Mobile IPR to Be Auctioned
Mikko Vaananen has two lots for sale in the auction. Lot 23 comprises patents and applications related to a roaming call setup technology and is priced at €500,000 (US$672,000). And Lot 24 offers patents for a multimedia messaging technology that allows multimedia messages to be sent as files, which is priced at €675,000 ($908,000).
But bidders may get more than what they bargained for with these patents because they are both subjects of legal disputes.
The roaming technology, which allows operators to change subscribers' preferred roaming partners on their SIM cards by a radio update, is the subject of a €1 million ($1.3 million) court case against Finnish operator Elisa Corp. Vaananen's company that owns the IPR, Ladybird Innovations Oy, sued Elisa a year ago for patent infringement. Vaananen claims that Elisa has not paid any license fees to his company Ladybird, which would be valued at more than €1 million ($1.3 million). The case has not yet been resolved.
And Vaananen says Nokia Corp. (NYSE: NOK) is trying to invalidate the patents in Finland for his multimedia message technology, which is owned by his other company Suinno Oy. The disagreement with Nokia is currently at the Finnish patent and trademark office, but Vaananen would not say whether the case will eventually end up in court. More than 100 million devices which use this technology have already shipped, according to Vaananen.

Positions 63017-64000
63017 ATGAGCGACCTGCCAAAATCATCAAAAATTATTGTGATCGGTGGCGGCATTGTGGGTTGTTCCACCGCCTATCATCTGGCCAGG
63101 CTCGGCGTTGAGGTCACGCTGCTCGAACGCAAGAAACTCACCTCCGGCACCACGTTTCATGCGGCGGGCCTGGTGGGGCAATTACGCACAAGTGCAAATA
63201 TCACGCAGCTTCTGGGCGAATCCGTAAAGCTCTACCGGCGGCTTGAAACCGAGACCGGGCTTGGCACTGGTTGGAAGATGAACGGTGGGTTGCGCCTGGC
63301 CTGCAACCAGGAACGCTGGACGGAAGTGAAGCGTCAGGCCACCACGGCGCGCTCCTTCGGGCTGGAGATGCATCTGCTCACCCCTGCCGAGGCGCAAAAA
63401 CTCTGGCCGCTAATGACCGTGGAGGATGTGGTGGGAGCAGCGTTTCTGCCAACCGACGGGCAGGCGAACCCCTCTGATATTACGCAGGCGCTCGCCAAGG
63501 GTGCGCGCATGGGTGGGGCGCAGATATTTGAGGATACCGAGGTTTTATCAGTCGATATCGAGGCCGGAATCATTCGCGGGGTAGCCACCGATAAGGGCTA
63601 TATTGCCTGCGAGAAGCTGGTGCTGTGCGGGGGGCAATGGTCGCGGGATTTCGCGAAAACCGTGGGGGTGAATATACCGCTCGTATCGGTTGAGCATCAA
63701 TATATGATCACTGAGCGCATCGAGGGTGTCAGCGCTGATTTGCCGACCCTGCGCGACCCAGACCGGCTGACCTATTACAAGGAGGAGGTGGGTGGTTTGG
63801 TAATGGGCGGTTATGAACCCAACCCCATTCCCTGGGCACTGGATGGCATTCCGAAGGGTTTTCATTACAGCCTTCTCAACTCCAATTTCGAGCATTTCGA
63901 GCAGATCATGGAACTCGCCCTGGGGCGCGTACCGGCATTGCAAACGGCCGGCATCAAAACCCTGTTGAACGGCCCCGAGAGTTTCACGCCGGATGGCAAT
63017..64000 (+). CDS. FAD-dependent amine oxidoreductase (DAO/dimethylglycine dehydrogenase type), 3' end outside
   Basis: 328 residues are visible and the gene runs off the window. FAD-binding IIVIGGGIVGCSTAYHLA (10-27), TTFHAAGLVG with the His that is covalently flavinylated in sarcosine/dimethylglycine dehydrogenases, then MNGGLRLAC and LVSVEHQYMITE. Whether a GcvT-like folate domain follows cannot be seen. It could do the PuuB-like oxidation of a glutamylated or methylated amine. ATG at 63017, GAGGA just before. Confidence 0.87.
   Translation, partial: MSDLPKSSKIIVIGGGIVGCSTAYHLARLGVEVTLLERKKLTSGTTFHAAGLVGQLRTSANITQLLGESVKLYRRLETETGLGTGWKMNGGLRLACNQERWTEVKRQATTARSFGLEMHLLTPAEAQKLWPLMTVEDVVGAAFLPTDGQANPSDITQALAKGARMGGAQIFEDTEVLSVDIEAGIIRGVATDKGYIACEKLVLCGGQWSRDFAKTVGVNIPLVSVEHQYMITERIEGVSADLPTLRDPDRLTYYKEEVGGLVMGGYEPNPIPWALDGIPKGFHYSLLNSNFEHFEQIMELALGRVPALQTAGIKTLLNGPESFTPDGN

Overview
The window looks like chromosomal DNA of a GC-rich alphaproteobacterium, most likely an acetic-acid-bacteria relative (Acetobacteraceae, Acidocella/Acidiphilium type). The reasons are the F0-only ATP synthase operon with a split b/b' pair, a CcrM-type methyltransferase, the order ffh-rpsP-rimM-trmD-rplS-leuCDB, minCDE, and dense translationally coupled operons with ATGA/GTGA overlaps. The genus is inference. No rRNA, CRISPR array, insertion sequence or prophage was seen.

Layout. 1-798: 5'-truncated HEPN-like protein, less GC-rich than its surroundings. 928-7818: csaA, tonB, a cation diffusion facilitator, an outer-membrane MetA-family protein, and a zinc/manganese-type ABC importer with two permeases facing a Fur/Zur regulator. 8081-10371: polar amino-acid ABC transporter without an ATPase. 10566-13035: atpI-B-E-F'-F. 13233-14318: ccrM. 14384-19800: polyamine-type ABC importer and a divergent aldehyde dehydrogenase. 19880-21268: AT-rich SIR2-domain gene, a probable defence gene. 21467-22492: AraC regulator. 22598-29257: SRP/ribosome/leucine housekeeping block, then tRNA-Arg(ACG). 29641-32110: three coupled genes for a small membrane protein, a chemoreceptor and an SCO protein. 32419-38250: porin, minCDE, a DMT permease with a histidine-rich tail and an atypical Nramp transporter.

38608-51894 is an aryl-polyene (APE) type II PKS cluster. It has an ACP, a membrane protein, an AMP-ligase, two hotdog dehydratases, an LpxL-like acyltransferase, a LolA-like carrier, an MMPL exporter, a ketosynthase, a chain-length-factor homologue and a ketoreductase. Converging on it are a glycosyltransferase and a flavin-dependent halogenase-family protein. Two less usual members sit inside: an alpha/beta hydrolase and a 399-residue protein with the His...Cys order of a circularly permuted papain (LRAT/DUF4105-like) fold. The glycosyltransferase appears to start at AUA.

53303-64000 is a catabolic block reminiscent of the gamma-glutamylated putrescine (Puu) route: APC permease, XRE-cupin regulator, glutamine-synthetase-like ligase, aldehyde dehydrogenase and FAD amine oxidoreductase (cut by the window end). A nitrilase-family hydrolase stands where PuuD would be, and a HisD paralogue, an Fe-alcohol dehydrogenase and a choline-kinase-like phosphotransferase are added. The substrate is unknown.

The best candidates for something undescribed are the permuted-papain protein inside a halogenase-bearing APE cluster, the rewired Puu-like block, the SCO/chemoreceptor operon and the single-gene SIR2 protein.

"We haven't sued Nokia yet," he says.
Nokia has certainly flexed its litigating muscle lately in its ongoing dispute with Qualcomm, and one intellectual property rights lawyer says the case is indicative of a general increase in intellectual property litigation in telecom. (See Nokia Files Suit Against Q'comm, Q'comm Files Suit Against Nokia, Nokia Pays Qualcomm, and Nokia Reponds to Q'comm.)
But Vaananen says the patent infringement disputes are good for him because they show that the technology is being used and that there is licensing potential.
"There's not much sense in acquiring intellectual property that's not used by anyone," he says. "There's an identification of use of the technology that should encourage interest into the intellectual property."
Jennifer Pierce, intellectual property rights partner at law firm Charles Russell, agrees. "If [a patent] is subject to a dispute, that means someone wants it and that's a good thing. Some people would take that as a good sign provided that they had calibrated the risk involved in the dispute."
"It's very natural for companies of asymmetrical sizes to get into disputes," says Vaananen. "The big company will see an opportunity of the smaller company going out of business before the dispute is resolved."
— Michelle Donegan, European Editor, Unstrung